The collection consists of material spanning 1851-1903, with the bulk of the material covering 1876-1901, the years of Adams's tenure at Hopkins. The materials include correspondence, lectures, writings, research material, files related to Johns Hopkins University, United States Bureau of Education, American Historical Association Committee of Seven, personal files, and prints and photos. Most of the material reflects Adams's passion for teaching and historical studies.
The correspondence (1876-1901) forms the largest series, containing incoming letters arranged alphabetically. (A partial set of typescripts, arranged chronologically, follows the alphabetical arrangement.) Adams kept close ties with colleagues and former students. They apprised him of their careers, and described their teaching techniques and methodologies.
The study of university extension and its effectiveness as an educational tool was one of Adams's longtime interests. His incoming letters from Edward Bemis, Frank Blackmar, Nathaniel Butler, Melvil Dewey, Richard T. Ely, William Rainey Harper, William T. Harris, Richard G. Moulton, Lyman Powell and George Vincent outline much of the theory, practice, success and failures of the university extension movement.
Adams delivered lectures on a variety of topics to a variety of audiences. The lecture series contains not only lectures given to Hopkins students, but those delivered to Baltimore school teachers, summer Chautauqua, and public audiences at the Peabody Institute.
Because Adams devoted so much time to teaching, he did not author a large number of monographs. Although he encouraged his students to research and publish, Adams's own work was limited mostly to short articles on a variety of topics. The writings series contains manuscript, typescript and/or reprints of many of the articles. Adams did plan a life work on the origin of New England towns. Manuscript drafts of chapters of this unpublished work are also found in this series.
Adams conducted extensive research for his lecture and writing topics. The magazine articles and pamphlets complement the material in the lecture and writings series. Besides these secondary sources, Adams made holographic copies of related primary materials. These notes are included in this series.
In 1876, Adams came to Hopkins as one of its first fellows. He worked his way through the ranks of associate and full professor to department chairman. Although he received offers from other schools, most notably the fledgling University of Chicago, he chose to stay at Hopkins. The Johns Hopkins University series illustrates aspects of Adams's tenure and includes administrative records, papers by his students, a typescript copy of the Historical Seminary minutes, and clippings and pamphlets collected for the Historical Seminary Library. This material, along with his lectures, provides a fairly complete picture of his activities at Hopkins.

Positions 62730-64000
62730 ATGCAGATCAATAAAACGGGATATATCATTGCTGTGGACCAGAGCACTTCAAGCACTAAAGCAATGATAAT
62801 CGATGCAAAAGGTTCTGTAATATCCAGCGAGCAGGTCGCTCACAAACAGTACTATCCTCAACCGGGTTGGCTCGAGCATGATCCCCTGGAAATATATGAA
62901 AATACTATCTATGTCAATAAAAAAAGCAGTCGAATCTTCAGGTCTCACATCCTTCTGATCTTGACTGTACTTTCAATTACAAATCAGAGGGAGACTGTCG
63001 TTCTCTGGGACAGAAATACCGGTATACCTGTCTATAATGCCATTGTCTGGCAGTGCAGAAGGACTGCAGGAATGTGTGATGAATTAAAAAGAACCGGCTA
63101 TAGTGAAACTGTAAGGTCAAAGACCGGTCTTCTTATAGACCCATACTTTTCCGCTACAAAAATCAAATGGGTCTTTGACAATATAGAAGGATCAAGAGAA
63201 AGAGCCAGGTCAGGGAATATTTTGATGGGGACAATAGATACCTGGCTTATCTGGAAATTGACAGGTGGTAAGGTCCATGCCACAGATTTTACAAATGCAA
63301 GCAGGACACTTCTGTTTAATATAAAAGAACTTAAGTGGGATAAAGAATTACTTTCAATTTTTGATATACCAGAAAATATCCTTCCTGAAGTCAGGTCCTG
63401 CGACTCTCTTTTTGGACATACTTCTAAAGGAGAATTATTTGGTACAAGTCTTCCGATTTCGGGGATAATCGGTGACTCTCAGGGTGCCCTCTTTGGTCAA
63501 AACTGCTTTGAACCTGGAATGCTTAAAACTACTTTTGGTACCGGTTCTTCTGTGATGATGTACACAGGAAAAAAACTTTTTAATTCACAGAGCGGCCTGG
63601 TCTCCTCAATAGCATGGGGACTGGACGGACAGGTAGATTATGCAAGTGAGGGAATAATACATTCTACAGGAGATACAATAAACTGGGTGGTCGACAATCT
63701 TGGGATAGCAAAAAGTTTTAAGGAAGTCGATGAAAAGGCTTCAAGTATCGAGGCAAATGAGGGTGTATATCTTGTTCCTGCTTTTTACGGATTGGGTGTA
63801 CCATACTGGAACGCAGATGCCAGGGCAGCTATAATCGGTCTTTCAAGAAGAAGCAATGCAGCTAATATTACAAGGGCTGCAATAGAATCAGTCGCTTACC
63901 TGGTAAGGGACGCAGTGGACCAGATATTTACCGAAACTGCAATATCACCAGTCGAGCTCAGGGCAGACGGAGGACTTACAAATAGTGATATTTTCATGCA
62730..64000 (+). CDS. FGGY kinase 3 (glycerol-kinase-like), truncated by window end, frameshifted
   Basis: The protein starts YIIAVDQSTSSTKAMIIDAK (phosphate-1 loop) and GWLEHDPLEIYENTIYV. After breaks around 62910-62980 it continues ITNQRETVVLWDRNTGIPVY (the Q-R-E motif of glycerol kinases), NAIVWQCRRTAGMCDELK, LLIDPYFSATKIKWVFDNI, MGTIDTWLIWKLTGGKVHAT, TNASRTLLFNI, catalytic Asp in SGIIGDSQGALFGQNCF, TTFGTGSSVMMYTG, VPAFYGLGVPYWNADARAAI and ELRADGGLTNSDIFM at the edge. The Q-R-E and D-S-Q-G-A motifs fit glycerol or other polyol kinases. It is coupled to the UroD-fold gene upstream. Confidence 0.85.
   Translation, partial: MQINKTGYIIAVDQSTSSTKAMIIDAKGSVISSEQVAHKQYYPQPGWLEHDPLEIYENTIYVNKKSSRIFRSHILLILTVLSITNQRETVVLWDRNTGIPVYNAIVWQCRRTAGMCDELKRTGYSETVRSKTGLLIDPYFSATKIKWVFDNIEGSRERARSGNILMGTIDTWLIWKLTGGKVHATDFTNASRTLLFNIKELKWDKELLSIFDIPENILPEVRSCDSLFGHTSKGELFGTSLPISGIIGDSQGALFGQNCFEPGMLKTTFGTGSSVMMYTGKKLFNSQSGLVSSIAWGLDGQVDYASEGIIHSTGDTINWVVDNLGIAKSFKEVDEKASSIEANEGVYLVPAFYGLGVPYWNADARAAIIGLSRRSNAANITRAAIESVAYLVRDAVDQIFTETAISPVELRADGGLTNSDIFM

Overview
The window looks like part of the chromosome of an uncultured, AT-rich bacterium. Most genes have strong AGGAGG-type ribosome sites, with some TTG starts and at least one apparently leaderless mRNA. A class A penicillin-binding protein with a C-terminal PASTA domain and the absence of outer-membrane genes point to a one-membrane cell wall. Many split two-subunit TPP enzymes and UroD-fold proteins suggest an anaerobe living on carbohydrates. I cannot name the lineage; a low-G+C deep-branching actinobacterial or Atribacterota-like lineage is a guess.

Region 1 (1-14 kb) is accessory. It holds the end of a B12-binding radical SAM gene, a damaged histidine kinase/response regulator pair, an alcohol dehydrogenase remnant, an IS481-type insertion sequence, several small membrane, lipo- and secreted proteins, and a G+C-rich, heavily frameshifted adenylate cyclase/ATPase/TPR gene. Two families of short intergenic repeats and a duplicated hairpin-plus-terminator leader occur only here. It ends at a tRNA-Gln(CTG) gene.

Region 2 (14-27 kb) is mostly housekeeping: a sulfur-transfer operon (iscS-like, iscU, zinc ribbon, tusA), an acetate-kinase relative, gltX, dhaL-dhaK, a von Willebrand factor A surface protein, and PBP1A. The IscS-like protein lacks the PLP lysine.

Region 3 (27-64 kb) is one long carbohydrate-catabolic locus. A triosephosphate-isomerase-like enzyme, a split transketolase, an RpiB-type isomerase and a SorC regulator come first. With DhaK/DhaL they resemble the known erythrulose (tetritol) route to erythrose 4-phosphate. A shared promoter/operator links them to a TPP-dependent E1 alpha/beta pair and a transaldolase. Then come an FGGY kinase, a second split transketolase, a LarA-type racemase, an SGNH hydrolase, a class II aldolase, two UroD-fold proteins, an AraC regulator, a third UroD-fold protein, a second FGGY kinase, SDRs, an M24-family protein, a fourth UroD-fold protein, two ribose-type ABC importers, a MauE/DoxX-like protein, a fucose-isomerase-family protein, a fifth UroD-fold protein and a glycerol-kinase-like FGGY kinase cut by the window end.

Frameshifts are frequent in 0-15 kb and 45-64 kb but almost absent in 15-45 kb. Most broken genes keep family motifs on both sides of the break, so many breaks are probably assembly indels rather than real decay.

Adams's interest in higher education extended beyond the Hopkins campus; in 1887, the United States Bureau of Education approached him to edit a series of monographs on higher education in the United States. The goal was to cover all the states. The Bureau of Education series contains lists of contributors and titles, and a partial manuscript draft of Contributions to Educational History. The Bureau shared Adams's interest in university extension, and wanted him to research the movement in America and Great Britain. He collected syllabi and catalogs from domestic and foreign programs which are a part of this series.
The study of history in the secondary schools was another of Adams's concerns. In 1896, he joined with six other scholars to form the American Historical Association Committee of Seven, which was charged with assessing the state of history instruction in the high schools. This series contains minutes of the Committee and a typescript draft of its report.
Personal material is also included. Tributes after his death indicate that he was genuinely liked and respected. Material in the personal series supports this. Two personal scrapbooks contain cards from students and friends, cartes-de-visite, report cards, and copies of the Amherst student paper. The series also contains financial records, newspaper clippings, genealogical material and reminiscences.
The prints and photos series contains material that Adams used as visual adjuncts to his lectures. Cartes-de-visite and cabinet photographs of famous men, works of art, European cities, the western United States, a Trappist monastery in Canada, and various American colleges and universities form the bulk of this series. In Adams's lecture notes there are often marginal comments to show an image to the class; those images were supplied either from his photographic or print collection. There are also some personal photographs of his Smith students, family and friends.